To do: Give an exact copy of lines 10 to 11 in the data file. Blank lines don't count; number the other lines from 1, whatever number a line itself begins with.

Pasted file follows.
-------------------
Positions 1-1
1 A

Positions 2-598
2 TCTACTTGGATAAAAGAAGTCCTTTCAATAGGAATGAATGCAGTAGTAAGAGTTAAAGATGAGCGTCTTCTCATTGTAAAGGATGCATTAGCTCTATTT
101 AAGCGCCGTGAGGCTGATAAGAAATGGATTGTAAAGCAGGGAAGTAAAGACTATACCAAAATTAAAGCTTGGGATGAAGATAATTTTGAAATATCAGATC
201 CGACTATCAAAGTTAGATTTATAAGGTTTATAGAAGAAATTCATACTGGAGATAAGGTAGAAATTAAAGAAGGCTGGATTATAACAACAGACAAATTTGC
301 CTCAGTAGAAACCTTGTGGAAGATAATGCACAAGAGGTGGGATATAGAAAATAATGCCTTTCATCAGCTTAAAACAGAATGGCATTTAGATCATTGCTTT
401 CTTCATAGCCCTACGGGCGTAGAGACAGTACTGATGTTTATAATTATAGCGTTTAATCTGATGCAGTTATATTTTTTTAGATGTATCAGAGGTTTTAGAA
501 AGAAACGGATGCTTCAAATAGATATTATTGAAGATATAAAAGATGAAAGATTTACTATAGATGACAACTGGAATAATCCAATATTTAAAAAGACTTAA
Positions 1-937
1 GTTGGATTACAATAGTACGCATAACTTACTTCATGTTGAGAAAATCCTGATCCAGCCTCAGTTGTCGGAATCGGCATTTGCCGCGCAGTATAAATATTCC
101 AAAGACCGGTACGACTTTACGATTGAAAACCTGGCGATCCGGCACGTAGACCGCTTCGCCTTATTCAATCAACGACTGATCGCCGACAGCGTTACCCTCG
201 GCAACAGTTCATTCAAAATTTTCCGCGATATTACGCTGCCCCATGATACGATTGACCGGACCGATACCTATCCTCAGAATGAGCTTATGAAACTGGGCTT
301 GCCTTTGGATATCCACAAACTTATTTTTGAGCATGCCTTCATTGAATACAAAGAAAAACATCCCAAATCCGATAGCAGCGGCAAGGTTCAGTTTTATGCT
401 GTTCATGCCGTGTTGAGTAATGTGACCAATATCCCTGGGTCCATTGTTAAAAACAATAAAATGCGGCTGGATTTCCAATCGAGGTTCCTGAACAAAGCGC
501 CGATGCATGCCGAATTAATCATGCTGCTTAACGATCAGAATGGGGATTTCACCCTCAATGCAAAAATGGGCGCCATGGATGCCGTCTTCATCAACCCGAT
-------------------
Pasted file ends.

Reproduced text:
Positions 1-937
1 GTTGGATTACAATAGTACGCATAACTTACTTCATGTTGAGAAAATCCTGATCCAGCCTCAGTTGTCGGAATCGGCATTTGCCGCGCAGTATAAATATTCC